guitStarting a band can be an exciting adventure.  However, if your bands wants to make money professionally,  there is more to think about other than simply making music.  Having discussions about how the business is to be conducted while everyone is getting along will help establish the responsibilities of each band member,  simplify decision-making, and prevent conflicts. Ideally, the decisions you make will be put in writing, which will reduce the risk of misunderstandings.

If you’re investing a lot of time, money or equipment in your band, you may want to consider writing an agreement among the group members — a Band Partnership Agreement (BPA) or creating an incorporated entity. Band agreements typically addresses the following key issues:


Band Name
• Who owns the band name and logo?
• What happens to the band name if the band breaks up or a band member quits or is fired?
• If the band breaks up, who can still perform using the name?

• How will band profits/debts be distributed?
• How are performance fees and royalties distributed among members?
• What will happen when one band member contributes more/less time/money than expected?
• Who keeps track of the money and how?

Business Decisions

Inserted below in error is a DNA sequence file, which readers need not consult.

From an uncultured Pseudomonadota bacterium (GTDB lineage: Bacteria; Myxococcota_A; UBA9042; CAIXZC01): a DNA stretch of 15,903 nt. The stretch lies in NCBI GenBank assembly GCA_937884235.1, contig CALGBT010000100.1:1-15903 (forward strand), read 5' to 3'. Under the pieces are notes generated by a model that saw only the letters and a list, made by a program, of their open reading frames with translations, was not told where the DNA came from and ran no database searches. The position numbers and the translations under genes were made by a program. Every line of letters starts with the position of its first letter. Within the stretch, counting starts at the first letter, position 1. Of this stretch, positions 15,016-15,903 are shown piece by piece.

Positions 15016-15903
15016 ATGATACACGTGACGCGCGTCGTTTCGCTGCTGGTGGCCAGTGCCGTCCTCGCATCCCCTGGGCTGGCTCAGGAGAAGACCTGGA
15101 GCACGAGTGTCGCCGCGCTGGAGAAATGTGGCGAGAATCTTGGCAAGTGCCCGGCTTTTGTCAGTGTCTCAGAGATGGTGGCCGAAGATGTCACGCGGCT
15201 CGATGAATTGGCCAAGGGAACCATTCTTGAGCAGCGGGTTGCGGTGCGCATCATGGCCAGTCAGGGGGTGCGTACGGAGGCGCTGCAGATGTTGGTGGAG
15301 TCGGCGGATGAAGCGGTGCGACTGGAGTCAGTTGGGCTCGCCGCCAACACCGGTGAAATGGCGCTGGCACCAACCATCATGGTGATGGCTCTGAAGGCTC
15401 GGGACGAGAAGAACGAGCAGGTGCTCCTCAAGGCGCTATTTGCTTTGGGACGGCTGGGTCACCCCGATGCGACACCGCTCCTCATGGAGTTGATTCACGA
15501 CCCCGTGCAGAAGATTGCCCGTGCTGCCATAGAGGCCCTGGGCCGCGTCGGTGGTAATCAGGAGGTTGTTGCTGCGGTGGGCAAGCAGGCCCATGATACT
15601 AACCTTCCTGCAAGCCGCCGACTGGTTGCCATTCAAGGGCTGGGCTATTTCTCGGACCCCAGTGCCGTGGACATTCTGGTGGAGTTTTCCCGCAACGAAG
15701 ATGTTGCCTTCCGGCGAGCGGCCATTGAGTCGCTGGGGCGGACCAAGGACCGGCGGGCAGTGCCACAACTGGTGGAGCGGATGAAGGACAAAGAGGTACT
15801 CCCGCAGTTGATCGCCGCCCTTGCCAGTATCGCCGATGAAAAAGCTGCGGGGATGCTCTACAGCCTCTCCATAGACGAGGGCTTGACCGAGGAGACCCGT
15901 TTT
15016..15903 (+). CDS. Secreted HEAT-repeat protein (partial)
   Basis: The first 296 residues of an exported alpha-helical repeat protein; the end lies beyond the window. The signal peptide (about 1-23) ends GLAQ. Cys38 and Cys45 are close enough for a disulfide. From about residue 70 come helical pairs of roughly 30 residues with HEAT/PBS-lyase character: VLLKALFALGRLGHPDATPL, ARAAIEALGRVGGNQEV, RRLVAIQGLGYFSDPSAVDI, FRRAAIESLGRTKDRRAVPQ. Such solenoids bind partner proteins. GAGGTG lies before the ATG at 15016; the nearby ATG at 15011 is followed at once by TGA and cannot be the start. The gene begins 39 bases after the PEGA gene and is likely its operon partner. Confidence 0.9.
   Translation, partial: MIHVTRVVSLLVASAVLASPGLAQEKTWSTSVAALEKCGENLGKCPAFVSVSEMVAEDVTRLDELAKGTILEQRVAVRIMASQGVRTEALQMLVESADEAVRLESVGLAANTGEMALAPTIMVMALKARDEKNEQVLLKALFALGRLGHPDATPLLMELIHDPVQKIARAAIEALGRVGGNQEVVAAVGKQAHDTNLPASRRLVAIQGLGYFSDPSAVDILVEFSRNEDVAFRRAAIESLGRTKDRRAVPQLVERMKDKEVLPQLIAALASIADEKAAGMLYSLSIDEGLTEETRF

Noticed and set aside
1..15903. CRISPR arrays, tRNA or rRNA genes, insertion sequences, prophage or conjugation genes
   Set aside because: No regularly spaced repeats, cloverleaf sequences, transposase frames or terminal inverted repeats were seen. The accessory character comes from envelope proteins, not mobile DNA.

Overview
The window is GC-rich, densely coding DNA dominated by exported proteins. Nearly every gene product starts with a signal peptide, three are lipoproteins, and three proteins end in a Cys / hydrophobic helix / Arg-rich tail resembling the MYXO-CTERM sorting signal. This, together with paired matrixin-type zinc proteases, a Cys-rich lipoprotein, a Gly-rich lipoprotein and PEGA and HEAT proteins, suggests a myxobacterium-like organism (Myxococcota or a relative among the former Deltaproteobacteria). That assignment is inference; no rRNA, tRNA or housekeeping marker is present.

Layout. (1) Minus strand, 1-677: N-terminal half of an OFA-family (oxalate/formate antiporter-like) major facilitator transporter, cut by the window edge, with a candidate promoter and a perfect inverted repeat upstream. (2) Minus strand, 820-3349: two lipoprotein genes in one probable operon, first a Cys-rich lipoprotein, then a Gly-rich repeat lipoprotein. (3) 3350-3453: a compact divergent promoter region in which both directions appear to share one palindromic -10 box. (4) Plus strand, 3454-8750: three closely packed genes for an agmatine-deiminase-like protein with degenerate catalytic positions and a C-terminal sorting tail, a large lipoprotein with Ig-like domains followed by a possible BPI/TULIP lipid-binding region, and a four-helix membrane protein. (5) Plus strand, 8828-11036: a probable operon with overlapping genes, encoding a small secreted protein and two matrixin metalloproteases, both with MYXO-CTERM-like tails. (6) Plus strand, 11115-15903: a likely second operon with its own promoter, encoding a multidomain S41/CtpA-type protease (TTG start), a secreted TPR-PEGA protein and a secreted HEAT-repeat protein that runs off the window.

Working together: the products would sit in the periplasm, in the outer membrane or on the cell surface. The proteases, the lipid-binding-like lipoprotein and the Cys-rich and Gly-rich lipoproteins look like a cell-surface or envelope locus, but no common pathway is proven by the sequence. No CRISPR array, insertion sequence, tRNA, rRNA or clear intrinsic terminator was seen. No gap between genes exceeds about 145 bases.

• How will band business decisions be made?
• Are decisions made by majority or unanimous vote? Do any band members possess veto power?
• How will the band resolve disputes?

Acquisition of Equipment
• How will the band purchase equipment?
• How will it be stored and transported?
• Do we need insurance?

Creative Decisions
• Who owns the songs we write?
• Who decides which songs to perform/record?
• How is it determined who gets songwriting credit?
• Who owns the master recordings we make?

Touring/Performing Decisions
• Who decides what gigs to play?

Band Members
• What happens when a new member joins or an existing member leaves the band?

Type of Business Entity
• Which legal structure is right for your band?
• What are the tax and personal liability and start-up expenses associated with operating as a sole proprietor, partnership, limited liability company (LLC), corporation or nonprofit organization?


AXIS Legal Counsel represents numerous types of entertainment clients across the country  in entertainment negotiations, opportunities, deals, and disputes. Whether it is agents, managers, talent, musicians, artists, visual artists, producers, filmmakers, directors, photographers, actors/actresses, models, writers, authors, filmmakers, composers, television, singers, songwriters, publishers, or technical talent, AXIS Legal Counsel offers strong representation to all those within the entertainment industry.  Rabeh M. A. Soofi, managing attorney of AXIS is ranked as one of the “Top Women Lawyers of Southern California” by SuperLawyers Rising Stars, and is a Los Angeles entertainment lawyer representing entertainment clients with numerous types of legal matters.  AXIS handles entertainment matters as well as entertainment litigation, including music royalties claims. For information on retaining AXIS Legal Counsel for legal advice on any entertainment matter, contact or call (213) 403-0130 for a confidential consultation about your legal issue, or visit our Entertainment Portal for more information.  AXIS is a Los Angeles entertainment law firm representing clients with numerous types of entertainment matters and disputes.


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